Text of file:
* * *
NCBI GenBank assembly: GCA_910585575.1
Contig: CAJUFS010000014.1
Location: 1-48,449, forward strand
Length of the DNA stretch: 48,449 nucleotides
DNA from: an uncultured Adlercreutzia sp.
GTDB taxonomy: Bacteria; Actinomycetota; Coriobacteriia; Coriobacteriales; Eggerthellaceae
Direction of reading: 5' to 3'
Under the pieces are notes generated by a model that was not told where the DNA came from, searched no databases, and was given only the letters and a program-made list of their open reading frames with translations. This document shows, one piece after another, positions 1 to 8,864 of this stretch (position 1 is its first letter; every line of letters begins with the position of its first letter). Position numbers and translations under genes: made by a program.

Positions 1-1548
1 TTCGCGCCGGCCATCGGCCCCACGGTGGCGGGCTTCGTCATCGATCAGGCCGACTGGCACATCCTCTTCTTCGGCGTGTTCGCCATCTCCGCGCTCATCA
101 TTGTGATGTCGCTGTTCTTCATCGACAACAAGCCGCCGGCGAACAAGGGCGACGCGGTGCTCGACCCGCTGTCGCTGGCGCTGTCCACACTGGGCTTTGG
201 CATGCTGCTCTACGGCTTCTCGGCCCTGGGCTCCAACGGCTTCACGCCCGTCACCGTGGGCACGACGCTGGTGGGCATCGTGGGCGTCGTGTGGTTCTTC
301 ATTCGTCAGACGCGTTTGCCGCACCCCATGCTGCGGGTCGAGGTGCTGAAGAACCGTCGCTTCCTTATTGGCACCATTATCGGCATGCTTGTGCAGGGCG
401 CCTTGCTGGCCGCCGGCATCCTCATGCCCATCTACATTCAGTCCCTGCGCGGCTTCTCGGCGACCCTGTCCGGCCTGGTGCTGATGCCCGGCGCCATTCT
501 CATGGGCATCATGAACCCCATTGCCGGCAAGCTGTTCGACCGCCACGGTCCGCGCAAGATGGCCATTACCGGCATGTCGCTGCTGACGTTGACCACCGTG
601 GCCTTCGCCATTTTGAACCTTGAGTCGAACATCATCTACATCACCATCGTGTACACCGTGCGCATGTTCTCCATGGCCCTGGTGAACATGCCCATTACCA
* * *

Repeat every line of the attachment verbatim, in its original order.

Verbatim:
NCBI GenBank assembly: GCA_910585575.1
Contig: CAJUFS010000014.1
Location: 1-48,449, forward strand
Length of the DNA stretch: 48,449 nucleotides
DNA from: an uncultured Adlercreutzia sp.
GTDB taxonomy: Bacteria; Actinomycetota; Coriobacteriia; Coriobacteriales; Eggerthellaceae
Direction of reading: 5' to 3'
Under the pieces are notes generated by a model that was not told where the DNA came from, searched no databases, and was given only the letters and a program-made list of their open reading frames with translations. This document shows, one piece after another, positions 1 to 8,864 of this stretch (position 1 is its first letter; every line of letters begins with the position of its first letter). Position numbers and translations under genes: made by a program.

Positions 1-1548
1 TTCGCGCCGGCCATCGGCCCCACGGTGGCGGGCTTCGTCATCGATCAGGCCGACTGGCACATCCTCTTCTTCGGCGTGTTCGCCATCTCCGCGCTCATCA
101 TTGTGATGTCGCTGTTCTTCATCGACAACAAGCCGCCGGCGAACAAGGGCGACGCGGTGCTCGACCCGCTGTCGCTGGCGCTGTCCACACTGGGCTTTGG
201 CATGCTGCTCTACGGCTTCTCGGCCCTGGGCTCCAACGGCTTCACGCCCGTCACCGTGGGCACGACGCTGGTGGGCATCGTGGGCGTCGTGTGGTTCTTC
301 ATTCGTCAGACGCGTTTGCCGCACCCCATGCTGCGGGTCGAGGTGCTGAAGAACCGTCGCTTCCTTATTGGCACCATTATCGGCATGCTTGTGCAGGGCG
401 CCTTGCTGGCCGCCGGCATCCTCATGCCCATCTACATTCAGTCCCTGCGCGGCTTCTCGGCGACCCTGTCCGGCCTGGTGCTGATGCCCGGCGCCATTCT
501 CATGGGCATCATGAACCCCATTGCCGGCAAGCTGTTCGACCGCCACGGTCCGCGCAAGATGGCCATTACCGGCATGTCGCTGCTGACGTTGACCACCGTG
601 GCCTTCGCCATTTTGAACCTTGAGTCGAACATCATCTACATCACCATCGTGTACACCGTGCGCATGTTCTCCATGGCCCTGGTGAACATGCCCATTACCA